Holmes & Watson
dir-scr Etan Cohen
prd Will Ferrell, Adam McKay, Jimmy Miller, Clayton Townsend
with Will Ferrell, John C Reilly, Ralph Fiennes, Kelly Macdonald, Rob Brydon, Rebecca Hall, Lauren Lapkus, Pam Ferris, Steve Coogan, Hugh Laurie, Noah Jupe, Kieran O'Brien
release US 25.Dec.18, UK 26.Dec.18
18/US Columbia 1h30
Holmes & Watson
Royal tomfoolery: Reilly, Ferris and Ferrell

fiennes macdonald hall
R E V I E W    B Y    R I C H    C L I N E
Holmes & Watson There are plenty of opportunities for knowing silliness and sharp spoofery in this Sherlock Holmes comedy, but writer-director Etan Cohen only includes about a third of the required gags, and he seems to have shot it over a lunchbreak during the making of Stan & Ollie. The story is dull, and many extended jokes never find a punchline. But undemanding audiences will chuckle, especially if they're inebriated.

In 1881 London, Holmes (Ferrell) is the toast of the town, solving murders with his sidekick Watson (Reilly). They live together with housekeeper Mrs Hudson (Macdonald), and are now on the outs because Inspector Lestrade (Brydon) thinks they have let arch-criminal Moriarty (Fiennes) go free just as someone has threatened to kill Queen Victoria (Ferris). As they set about solving this new mystery, two American visitors (Hall and Lapkus) further complicate things, as does a one-armed tattoo artist (Coogan) and Sherlock's brainy brother Mycroft (Laurie).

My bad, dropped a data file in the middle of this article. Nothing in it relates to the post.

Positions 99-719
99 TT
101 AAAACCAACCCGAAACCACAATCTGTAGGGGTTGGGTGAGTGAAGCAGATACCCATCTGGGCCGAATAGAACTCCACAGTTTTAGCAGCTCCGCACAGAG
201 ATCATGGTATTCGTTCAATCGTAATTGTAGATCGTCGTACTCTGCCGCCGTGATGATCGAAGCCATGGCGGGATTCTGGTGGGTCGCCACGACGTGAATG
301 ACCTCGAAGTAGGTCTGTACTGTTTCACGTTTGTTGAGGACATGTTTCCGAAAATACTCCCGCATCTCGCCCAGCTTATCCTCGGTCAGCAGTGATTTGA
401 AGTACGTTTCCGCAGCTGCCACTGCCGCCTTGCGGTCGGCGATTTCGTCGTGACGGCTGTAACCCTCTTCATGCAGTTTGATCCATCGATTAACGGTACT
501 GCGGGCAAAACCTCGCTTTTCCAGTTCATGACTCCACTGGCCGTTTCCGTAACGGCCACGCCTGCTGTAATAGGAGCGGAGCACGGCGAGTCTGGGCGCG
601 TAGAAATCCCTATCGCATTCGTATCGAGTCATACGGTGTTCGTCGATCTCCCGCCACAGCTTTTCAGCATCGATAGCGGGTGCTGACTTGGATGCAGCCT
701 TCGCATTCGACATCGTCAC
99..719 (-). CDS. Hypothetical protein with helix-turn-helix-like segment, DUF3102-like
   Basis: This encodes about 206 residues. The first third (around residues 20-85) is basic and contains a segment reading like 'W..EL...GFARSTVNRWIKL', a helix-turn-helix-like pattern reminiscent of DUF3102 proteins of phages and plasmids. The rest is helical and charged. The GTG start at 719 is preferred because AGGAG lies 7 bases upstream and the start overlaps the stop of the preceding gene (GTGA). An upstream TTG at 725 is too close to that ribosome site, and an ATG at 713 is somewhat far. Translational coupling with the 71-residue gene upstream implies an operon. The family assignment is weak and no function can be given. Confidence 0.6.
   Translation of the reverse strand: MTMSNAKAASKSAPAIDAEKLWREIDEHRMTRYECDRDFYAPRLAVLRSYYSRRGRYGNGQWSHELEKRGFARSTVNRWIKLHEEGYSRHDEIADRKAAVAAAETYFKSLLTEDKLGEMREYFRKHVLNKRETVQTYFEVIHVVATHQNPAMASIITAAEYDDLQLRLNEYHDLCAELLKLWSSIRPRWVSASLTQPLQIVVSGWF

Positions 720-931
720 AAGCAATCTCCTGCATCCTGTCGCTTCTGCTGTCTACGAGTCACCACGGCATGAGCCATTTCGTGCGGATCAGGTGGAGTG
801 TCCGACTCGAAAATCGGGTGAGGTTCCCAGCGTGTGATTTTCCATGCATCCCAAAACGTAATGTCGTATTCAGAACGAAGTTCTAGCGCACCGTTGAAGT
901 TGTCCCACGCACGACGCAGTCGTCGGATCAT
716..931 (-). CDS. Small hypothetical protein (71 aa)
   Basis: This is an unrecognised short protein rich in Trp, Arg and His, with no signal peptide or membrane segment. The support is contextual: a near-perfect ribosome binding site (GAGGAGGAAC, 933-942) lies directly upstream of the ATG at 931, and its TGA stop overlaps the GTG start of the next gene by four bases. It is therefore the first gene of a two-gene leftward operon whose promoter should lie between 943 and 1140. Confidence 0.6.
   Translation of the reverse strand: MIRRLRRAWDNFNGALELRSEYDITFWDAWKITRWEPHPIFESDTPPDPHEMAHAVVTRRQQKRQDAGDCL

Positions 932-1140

The odd joke hits its mark, eliciting a genuine laugh. But most of the comedy is brashly broad, including dopey slapstick, corny innuendo and hamfisted attempts to poke fun at the present day (easy targets from selfies to Trump). Thankfully, even though the vast majority of the humour merely generates a groan or, worse yet, nothing at all, the cast is amiable enough to make the silliness almost watchable. While camping it up ludicrously, everyone keeps a dead-straight face, and the emphasis in the plot is on the soft-hearted bromance rather than the twisty whodunit.

Ferrell and Reilly convey their affection for each other even while putting on ridiculous British accents and acting like buffoons. They also manage to wrench a wry smile out of even the most painfully concocted joke, acting as if they are honestly surprised that this is so resolutely unfunny. This generates enough good will to just about carry the audience through, even if we don't need another movie about such a well worn figure as Sherlock Holmes.

Other cast members basically just bluster around the edges, trying to get a moment of screen time. Hall lends some class to the nuttiness, while Fiennes works to maintain an air of airiness. Ferris and Coogan are great sports, clearly enjoying the shenanigans. And a brief cameo at the very end earns a guffaw simply for how boldly stupid it is. Filmgoers who love gags about urination, masturbation and vomiting will of course love it. Everyone else should perhaps steer clear.

cert 12 themes, language, violence 28.Dec.18

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